For oat curing
½ cup oat flakes
For strawberry curing
½ cup strawberries
For pecan curing
¼ cup pecans
Blend 1 cup of pulque with any of the ingredients you want and the condensed milk. Strain and mix with the rest of the pulque . Serve it in a jicara (a small gourd bowl).
Tepache. (From Nahuatl tepíatl or tepiatan ).
A drink made with corn with many varieties. The most popular is the one made with pineapple skin, but it is no longer made with corn .
Wash carefully the skin of one pineapple. Put in a jar or clay pot 10 cups of water and one cone of piloncillo (not-refined sugar), 2 whole cloves, 2 pepper balls and four cinnamon sticks. Cover and leave to be fermented in a fresh place for two days. Strain and serve it cold. In Guerrero it is called chicha .
Tikeri kamata or tokore and mach´estolata (cooked corn ) are two kinds of drinks from Michoacan. The first one is drank in cultivation seasons; the other one is special for parties, made with cooked corn , water and corn cane juice. It rests for two weeks and then it is drunk. There are also drinks that have pulque (fermented juice of the maguey), like Charapan . It is pure pulque boiled with water and fermented. It is intoxicating. With sour pulque , honey and red chilies, charagua or charanga is made.
Colonche is gotten by the fermentation of the juice of tuna (the fruit of the nopal plant), it was also called nochoctli . It is drunk among native and mestizo groups of Sonora , Chihuahua , Durango , Zacatecas , San Luis Potosi and Guanajuato .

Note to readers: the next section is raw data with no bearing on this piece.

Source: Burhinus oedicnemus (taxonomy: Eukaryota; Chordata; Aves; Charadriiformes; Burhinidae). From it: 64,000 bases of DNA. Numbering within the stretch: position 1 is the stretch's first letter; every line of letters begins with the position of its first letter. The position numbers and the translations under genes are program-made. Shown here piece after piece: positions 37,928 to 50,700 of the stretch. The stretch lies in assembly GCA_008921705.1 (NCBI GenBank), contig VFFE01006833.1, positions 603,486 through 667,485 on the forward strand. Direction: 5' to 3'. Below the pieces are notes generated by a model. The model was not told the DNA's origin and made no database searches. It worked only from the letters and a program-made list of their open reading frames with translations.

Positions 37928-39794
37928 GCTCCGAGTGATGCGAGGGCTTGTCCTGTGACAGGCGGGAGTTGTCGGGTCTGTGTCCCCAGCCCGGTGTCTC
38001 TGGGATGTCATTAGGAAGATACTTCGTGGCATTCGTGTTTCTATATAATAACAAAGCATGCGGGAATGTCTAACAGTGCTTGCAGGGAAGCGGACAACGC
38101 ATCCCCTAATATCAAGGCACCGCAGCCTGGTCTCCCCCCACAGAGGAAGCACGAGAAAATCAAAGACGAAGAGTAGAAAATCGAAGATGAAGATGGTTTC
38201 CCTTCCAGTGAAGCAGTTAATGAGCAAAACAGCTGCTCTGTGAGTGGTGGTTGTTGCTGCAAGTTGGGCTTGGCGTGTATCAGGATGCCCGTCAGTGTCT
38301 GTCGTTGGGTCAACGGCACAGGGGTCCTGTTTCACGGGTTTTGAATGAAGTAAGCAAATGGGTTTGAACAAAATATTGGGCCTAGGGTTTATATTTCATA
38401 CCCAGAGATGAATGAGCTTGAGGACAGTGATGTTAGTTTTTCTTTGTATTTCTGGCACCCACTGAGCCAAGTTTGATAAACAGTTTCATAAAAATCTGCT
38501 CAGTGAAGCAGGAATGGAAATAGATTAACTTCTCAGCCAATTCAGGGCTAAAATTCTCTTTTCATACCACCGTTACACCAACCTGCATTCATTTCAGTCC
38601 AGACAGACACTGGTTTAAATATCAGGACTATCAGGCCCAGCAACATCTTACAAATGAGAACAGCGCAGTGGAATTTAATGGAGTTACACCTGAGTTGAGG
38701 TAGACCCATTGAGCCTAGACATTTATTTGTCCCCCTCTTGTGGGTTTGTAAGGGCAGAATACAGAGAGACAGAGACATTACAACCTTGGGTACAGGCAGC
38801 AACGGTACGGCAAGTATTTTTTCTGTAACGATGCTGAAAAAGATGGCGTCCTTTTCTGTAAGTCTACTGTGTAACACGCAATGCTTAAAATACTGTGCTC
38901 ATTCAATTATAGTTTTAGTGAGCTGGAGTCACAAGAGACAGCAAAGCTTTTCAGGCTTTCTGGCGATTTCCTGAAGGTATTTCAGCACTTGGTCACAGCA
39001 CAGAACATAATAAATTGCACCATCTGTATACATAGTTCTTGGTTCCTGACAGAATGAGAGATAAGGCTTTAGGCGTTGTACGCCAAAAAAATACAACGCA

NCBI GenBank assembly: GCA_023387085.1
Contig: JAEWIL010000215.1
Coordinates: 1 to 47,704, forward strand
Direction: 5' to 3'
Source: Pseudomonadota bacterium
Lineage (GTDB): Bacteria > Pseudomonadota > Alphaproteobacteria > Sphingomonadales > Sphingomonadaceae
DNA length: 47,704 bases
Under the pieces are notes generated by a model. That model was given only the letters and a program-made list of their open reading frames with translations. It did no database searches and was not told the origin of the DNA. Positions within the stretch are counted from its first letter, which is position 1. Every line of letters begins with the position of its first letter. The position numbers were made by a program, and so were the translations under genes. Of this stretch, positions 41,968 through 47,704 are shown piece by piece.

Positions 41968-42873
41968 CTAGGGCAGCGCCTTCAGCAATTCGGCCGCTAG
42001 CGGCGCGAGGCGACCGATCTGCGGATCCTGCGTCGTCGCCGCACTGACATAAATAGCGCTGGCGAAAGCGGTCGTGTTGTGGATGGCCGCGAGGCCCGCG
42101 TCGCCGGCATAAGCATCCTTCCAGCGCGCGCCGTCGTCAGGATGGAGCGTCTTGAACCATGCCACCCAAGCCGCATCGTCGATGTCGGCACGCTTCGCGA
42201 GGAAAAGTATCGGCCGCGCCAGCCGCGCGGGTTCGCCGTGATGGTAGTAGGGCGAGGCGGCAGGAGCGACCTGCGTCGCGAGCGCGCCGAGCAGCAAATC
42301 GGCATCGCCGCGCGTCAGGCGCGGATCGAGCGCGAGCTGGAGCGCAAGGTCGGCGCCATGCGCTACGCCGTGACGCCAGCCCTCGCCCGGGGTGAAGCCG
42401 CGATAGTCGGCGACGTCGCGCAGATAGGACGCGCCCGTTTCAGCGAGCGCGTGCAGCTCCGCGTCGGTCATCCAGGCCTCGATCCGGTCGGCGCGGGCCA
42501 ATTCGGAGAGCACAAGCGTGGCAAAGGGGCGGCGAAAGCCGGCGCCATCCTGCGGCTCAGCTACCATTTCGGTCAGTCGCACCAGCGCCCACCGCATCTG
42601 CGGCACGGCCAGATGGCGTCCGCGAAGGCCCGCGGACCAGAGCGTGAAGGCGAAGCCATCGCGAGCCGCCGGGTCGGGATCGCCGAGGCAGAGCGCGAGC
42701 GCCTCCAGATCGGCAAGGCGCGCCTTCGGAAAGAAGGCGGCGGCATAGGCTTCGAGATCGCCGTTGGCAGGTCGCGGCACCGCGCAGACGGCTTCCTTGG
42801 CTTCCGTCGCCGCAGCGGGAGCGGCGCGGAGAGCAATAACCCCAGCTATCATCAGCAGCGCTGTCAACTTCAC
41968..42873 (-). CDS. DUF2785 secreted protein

Colonche has its varieties, like the one drank in Sonora by Seris and Papagos which is made with sweet and sour pitaya which is the fruit of the cactus plant sahuaro .
Papagos in the Altar desert, Sonora prepare it with the same fruit and add sahuaro seeds, it is fermented in jars with honey, sugar, brown sugar and water . They call it Navait .
Maguey wine . It is a drink which is between pulque and mezcal . Leaves are removed from maguey , burned and fermented.
Balche (from the Mayan balche, hidden tree). It was originally a ceremonial drink of Mayans and it was prepared with tree barks. They were mixed with wild bee-honey and water . The fermentation lasted between four and six days. For Mayan groups of the South it is a sacred drink and is only used in religious ceremonies and ritual festivities. Lacandones make, besides the fermentation, offering and drinking of the beverage, prayers. It is a stimulant also used with medicinal purposes. Ritual balche must be drank the same day it is prepared. Nowadays, its use is more general, sugar cane juice or any kind of syrup can be used.